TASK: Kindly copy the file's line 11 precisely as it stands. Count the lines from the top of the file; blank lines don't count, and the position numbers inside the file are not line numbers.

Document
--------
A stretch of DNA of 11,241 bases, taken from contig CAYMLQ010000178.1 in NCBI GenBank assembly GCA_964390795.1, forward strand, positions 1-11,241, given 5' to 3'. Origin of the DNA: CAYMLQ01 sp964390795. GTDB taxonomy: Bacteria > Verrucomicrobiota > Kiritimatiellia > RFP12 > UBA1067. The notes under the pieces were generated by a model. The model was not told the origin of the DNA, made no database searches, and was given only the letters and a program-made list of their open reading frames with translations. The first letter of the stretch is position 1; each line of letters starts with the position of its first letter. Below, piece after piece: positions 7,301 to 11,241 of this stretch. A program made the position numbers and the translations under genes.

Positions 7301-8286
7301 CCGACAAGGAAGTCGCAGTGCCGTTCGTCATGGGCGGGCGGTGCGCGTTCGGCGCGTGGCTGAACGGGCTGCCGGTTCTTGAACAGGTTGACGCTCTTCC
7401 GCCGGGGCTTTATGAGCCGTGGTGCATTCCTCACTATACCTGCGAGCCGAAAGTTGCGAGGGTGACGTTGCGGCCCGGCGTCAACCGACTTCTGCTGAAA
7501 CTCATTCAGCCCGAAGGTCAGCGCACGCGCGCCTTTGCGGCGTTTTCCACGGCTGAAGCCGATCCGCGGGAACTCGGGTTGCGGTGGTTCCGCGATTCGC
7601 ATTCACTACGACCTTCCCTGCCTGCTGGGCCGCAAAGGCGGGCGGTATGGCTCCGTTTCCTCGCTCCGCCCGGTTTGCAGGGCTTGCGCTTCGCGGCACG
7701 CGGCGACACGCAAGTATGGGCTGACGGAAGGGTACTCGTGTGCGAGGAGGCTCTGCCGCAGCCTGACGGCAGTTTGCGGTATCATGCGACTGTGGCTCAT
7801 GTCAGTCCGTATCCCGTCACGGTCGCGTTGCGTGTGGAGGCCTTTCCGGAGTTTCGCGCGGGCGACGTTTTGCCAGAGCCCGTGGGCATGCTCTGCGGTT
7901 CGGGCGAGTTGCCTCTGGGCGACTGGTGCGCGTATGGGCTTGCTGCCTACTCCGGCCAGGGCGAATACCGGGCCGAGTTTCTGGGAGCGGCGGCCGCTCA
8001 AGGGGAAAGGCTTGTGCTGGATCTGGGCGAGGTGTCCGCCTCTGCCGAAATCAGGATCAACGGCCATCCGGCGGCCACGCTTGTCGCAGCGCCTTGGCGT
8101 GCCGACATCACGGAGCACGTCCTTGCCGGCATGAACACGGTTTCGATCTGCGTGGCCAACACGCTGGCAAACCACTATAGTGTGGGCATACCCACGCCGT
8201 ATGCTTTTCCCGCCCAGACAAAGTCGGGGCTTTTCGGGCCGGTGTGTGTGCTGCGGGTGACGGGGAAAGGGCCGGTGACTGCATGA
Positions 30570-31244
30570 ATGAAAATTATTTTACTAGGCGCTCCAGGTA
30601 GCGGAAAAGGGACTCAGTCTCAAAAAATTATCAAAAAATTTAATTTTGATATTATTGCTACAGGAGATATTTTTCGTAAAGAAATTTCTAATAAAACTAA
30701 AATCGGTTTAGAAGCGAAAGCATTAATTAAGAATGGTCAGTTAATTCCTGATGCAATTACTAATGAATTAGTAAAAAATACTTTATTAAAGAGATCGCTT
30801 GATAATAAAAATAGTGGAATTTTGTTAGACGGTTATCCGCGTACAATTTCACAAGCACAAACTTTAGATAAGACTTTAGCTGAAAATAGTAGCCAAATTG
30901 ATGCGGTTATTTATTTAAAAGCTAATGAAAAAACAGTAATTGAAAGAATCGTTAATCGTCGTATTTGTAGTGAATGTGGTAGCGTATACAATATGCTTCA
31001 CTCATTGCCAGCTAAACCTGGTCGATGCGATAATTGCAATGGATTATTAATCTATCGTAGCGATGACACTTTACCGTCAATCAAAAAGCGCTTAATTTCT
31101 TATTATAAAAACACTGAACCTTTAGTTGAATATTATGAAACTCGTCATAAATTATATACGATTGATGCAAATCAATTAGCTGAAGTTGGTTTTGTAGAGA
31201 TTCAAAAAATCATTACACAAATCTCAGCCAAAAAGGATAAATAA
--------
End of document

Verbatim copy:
8101 GCCGACATCACGGAGCACGTCCTTGCCGGCATGAACACGGTTTCGATCTGCGTGGCCAACACGCTGGCAAACCACTATAGTGTGGGCATACCCACGCCGT